Amy Ralston leaned over the pool table, eyeing the cue and eight balls intently. She set her cue stick on her left hand, lined up her shot, then removed the stick and walked to the far side of the table. Lips pursed, she studied the table again. Then she moved to the head of the table, sliding a coaster along the table's rails as she tried to choose a pocket for the eight ball.
Ralston, 37, is a skill level three player; her opponent, 57-year-old Chadha Uttamjeet, is a level seven. But by league rules, she needed to win only two games yesterday before her opponent won six to take the set. And if she sank this shot, she would send her team - Giddy-Up - to Las Vegas.
The trip is a prize sought by all 108 local amateur pool teams in the Maryland American Poolplayers Association 8-Ball and 9-Ball National Qualifier Tournament. After kicking off this weekend, the playoffs will continue July 7-9 with a second round of matchups for those knocked out this time around. The top 28 teams - plus five randomly chosen wildcards - will qualify for the American Poolplayers Association National Team Championships, to be held Aug. 18-26 at the Riviera Hotel and Casino.
Terry Justice, who has run a local Maryland league with his wife, Valerie, for 22 years, credited the handicapping system and unpredictable competitive structure with keeping players interested in the sport.
"It allows us to dig deeper down into the pile so that we can rotate all the teams through the big events," he said. "As long as they play nice and show good sportsmanship, they have a chance to go out to Vegas."
In Maryland, the appeal has been especially strong. Justice's league, which covers the northern half of the state and the Eastern Shore, has about 1,600 teams playing in 150 locations.
He estimated that between 12,000 and 15,000 people head to bars and pool halls to play league games each week, easily making it the largest of the American Pool Association's more than 200 franchises.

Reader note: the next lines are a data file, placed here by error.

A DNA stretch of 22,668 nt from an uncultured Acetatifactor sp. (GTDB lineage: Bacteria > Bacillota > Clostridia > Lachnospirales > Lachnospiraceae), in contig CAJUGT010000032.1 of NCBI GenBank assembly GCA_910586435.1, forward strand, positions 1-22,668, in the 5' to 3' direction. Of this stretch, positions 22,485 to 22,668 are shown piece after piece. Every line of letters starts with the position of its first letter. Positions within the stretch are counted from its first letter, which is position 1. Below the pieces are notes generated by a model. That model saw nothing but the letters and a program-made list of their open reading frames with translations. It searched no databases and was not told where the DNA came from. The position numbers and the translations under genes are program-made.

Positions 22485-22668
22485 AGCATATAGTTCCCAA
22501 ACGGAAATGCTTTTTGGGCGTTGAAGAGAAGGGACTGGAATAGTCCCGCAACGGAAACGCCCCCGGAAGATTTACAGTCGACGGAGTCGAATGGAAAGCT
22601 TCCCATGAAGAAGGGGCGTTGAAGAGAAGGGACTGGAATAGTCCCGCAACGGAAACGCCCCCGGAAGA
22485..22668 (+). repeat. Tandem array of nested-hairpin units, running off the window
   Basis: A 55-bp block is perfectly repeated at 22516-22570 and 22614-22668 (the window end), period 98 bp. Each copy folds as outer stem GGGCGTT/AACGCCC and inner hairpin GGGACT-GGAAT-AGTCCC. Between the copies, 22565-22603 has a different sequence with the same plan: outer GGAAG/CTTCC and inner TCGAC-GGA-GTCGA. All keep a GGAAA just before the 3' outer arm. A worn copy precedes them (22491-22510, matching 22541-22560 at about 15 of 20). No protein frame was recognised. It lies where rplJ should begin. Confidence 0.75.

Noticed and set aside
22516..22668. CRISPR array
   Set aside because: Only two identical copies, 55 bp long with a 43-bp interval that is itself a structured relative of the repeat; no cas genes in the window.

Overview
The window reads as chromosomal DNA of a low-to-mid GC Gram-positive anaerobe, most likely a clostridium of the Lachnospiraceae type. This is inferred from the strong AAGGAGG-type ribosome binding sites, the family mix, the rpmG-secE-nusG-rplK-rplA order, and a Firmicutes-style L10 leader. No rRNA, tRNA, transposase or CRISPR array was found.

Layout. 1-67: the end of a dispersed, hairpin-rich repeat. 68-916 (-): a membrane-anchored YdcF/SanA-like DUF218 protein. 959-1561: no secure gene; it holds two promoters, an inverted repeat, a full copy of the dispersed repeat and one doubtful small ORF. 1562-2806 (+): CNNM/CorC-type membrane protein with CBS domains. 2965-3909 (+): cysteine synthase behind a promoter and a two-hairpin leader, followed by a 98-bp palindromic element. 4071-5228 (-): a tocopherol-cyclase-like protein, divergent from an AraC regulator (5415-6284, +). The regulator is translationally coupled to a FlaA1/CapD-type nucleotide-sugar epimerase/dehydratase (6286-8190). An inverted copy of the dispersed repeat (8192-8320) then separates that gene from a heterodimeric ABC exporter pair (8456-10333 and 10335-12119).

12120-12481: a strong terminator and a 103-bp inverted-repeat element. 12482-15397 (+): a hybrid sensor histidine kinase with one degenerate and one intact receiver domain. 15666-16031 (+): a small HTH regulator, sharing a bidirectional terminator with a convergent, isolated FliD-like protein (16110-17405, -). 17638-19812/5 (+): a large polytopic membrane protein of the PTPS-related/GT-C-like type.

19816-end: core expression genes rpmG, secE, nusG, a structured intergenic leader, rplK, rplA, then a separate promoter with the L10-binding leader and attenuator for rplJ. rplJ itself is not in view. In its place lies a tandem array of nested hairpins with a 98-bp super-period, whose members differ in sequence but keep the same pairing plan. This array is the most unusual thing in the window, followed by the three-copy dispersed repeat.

"This is the biggest hotbed of pool in the country," Justice said. "We have more players just here in Maryland than in all of Canada."
Yesterday afternoon at Sports 2000/The New Green Room Billiards in Dundalk, about 400 players perched on risers, watching tense eight-ball and nine-ball matches through a haze of cigarette smoke. The steady din of jukebox music - the Dixie Chicks, Johnny Cash, Fleetwood Mac - was occasionally broken by enthusiastic clapping and shouts of "Mark it up!" when a player took aim at the eight ball.
There was an eruption of hollering as a team from American Legion Post 182 in Whiteford won its match. The team's seven members had just landed $5,000 in prize money that will cover their trip to Vegas.
Ralston was looking to secure a similar purse for Giddy-Up. But she still couldn't decide on her shot. Dani Remeikis, a 26-year-old teammate, called, "Time out!" and offered some advice at the table.
After several minutes, Ralston settled in, aiming for the side pocket. She took her shot and the cue ball clacked off the eight ball, just inches from the pocket. But the angle was too sharp; the eight ball glanced gently off the rail and came to rest in the middle of the table.
Uttamjeet sank it. He kept his team - Champs - alive and went on to take the next three games, winning his round. Then his level-three teammate, Bob Sohn, 40, eked out a victory over Giddy-Up's level-six player.
Having lasted from noon until well past 4 p.m., the best-of-five match between Giddy-Up and Champs was tied and moved into sudden death.
Joe Bertorelli, a 40-year-old member of Champs, paced nervously and lit a cigarette as the winner-take-all game began. And after two turns, his teammate Greg Keck, 42, ran the table and won one of the Vegas trips.
Bertorelli leaped in the air, springing from the risers. He bounded to the pool table and kissed Keck on the head.
It was the third day in a row that Champs pulled off a come-from-behind win.
"It's been a sick ride," Bertorelli said.
Across from the celebration, Ralston looked slightly stunned, but she was not dejected.
Giddy-Up may be down, but they're not out. There's always the second-round tournament in two weeks. "Hopefully July 7 will have a better ending," she said.